Larry Fessenden seems to evoke some pretty visceral reactions. And weirdly, the love/hate demographic seems to divide neatly into IMDB/Netflix clusters. If you're on IMDB, you'll find Fessenden's 1997 vampire flick described as "an indie masterpiece" and "stunning." As for Fessenden, he "embodies much that is great about no-budget, maverick filmmaking." But, lest you think all America has fallen in love with this indie filmmaking scamp, the Netflix folks have given it an underwhelming 2 stars on average. Though many reviewers gush, those reviewers whose star-rating matches the site-average tend to drop the word "pretentious." Perhaps the most energetic suggest you "rent this DVD for the hilarious self-delusion evidenced in the 'Making of' segments." Ouch. (Double ouch because the "making of" features do suffer from this weird navel-gazing self-aggrandizing tone.)
Habit, to get everybody up to speed on the flicker in question, is a low-fi vampire flick that takes place in the somehow still un-gentrified corners of Manhattan. (Despite being filmed on location in 1997, this flick looks like it was filmed on location in 1977.) Sam, an aimless alcoholic bartender reeling from the one-two punch of the death of his father and the loss of his girlfriend, meets the sexy and intriguingly mysterious Anna at a drunken Halloween party. Increasing, Sam is drawn to Anna in a creepy, obsessive sort of way. But Anna's hunger for him seems more, um, utilitarian. Is Anna a vampire? Or has Sam well-pickled mind final given out on him? Duh, duh, dum.
A remake of a shot-on-video film school project that he once showed on a New York cable access television, Habit is an indie flick before that term encompassed such slick fare as Hard Candy. The film has the raw feel of something shot on the fly, taking advantage of what the city streets could offer by way of sets. The cast, with the exception of Anna and Sam, seems to have mostly been amigos of the director. It ain't going win any awards, but it does give the viewer the sense that all the characters are simply random New Yorkers they might run into on any given day. Whether the gains in verisimilitude outweigh the occasional pain of having to watch some really wooden acting is, I suspect, going to depend on how strongly built up your immunities are to the common failings of art house or straight to vid flicks are. I didn't mind it much, but I may be overly lenient in such matters.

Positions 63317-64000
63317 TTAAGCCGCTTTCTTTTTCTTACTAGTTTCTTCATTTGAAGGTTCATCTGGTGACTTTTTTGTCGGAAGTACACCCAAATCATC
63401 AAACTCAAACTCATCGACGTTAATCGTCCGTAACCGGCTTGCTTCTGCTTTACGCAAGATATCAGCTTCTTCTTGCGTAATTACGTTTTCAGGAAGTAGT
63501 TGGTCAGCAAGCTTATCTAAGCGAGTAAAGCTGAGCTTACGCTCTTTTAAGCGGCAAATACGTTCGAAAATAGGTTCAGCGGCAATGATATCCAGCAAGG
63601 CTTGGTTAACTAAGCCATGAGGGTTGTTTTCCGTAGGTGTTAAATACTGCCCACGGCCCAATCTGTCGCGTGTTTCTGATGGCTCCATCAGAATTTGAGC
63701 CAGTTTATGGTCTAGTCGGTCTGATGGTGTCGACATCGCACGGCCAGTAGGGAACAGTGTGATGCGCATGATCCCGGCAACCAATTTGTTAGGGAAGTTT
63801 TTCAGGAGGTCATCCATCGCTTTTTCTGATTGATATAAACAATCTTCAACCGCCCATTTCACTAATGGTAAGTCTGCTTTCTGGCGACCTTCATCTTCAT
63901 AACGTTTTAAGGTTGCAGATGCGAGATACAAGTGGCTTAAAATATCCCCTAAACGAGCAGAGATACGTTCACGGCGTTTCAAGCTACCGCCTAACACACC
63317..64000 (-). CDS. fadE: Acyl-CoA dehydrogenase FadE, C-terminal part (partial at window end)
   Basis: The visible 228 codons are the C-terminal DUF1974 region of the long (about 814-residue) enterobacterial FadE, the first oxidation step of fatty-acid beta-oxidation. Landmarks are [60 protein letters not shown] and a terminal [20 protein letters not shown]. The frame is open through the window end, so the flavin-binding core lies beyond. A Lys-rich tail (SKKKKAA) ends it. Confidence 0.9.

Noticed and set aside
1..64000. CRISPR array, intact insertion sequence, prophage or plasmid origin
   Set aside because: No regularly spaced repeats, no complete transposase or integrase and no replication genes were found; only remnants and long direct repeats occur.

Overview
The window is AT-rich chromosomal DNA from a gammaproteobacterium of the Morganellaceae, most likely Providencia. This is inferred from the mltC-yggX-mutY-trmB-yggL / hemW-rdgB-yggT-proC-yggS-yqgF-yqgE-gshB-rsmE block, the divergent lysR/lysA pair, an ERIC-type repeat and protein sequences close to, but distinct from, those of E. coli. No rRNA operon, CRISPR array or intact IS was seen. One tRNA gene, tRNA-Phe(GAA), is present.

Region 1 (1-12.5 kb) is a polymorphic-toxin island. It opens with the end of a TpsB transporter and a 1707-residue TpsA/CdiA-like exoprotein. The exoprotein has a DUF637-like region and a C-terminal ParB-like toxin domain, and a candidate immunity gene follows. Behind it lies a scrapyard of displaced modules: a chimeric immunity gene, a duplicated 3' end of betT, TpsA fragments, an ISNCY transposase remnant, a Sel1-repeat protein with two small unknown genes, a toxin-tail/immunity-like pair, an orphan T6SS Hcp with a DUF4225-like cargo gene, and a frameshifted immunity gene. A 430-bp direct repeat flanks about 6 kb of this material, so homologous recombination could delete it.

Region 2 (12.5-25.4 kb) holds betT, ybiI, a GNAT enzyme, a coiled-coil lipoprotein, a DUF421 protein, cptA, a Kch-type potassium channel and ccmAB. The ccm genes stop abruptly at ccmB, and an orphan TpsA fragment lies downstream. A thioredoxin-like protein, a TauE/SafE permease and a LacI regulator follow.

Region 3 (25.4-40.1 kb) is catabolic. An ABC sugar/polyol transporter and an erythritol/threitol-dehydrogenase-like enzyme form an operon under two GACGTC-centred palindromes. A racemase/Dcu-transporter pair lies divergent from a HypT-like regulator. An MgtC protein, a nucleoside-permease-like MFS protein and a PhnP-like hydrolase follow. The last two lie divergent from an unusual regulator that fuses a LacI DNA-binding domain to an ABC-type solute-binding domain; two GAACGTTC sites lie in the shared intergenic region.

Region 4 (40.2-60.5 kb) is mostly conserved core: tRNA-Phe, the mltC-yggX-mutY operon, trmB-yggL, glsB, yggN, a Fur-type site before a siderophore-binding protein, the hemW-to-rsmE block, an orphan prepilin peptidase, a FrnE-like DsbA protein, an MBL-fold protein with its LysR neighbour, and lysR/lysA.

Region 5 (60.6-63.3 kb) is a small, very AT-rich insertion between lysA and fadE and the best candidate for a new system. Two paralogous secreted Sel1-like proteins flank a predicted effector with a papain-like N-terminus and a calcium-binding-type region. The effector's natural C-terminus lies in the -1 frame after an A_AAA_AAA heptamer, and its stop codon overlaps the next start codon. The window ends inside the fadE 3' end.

All in all, Habit is a smart, innovative twist on a very established subgenre. It weaknesses are typical of the sort of small-scale flick it is and you couldn't call them unexpected. I dug it.
Which leads me to ask, why the violent split in fan opinion?
I think the problem is that Fessenden makes genre films that don't particularly appeal to fans of horror films as fans of horror films. Let me try to unpack that mess of a sentence. Whatever the stylistic concerns of his flicks, Fessenden doesn't seem particularly interested in giving genre fans the horror flick staples that so many find an important part of the genre's pleasures. He doesn't subvert genres or play with viewer expectations. That would be too gimmicky. Instead, he approaches his subjects – all horror archetypes: mad science, vampires, the werewolf, the alien/other invader – as if he were the first guy to ever do such a film. He strips them of their cinematic history, their genre trappings, and the accumulated analysis that cling to them; then he starts again with a template of his devising. With Habit it feels like he's some curious visitor from another planet where they just heard of, say, Dracula. He just doesn't feel the need to carry all the cinema baggage of an entire 70 plus years of filmic adaptation and analysis with him.
The result is a weird sort of freshness that actually levels the playing field between genre fan ad non-fan. The horror fan brings this whole context of vampire cinema to the table only to find out that Fessenden doesn't have any interest in it. What he does to Dracula in Habit is the opposite of what Craven did to slasher flicks in Scream: the film is the opposite of an in-joke and it gives you no extra points for prior knowledge.
I think this accounts for both Fessenden's draw and the reason his films kinda fail it as "horror" movies. With regards to the former, Fessenden's ability to unironically take things back to square one gives his flicks some real energy and life. He's got something of the innately talented primitivism that makes Fuller such an interesting director. With regards to the later, it separates his work from the genre and the pleasures of genre fandom in strangely uninvolved way. He's the horror director who really doesn't care about horror and, for some horror fans, this feels like some high handed intellectual put down – the same feel sci-fi fans get when some author who has clearly written book full of sci-fi tropes tells the press that they don't write sci-fi because that's for kids. In Fessenden's defense, I don't think he means to be dismissive. I think he likes the imaginative of possibilities of horror, but he's just such a singular figure that his flicks might as well their own odd little genre.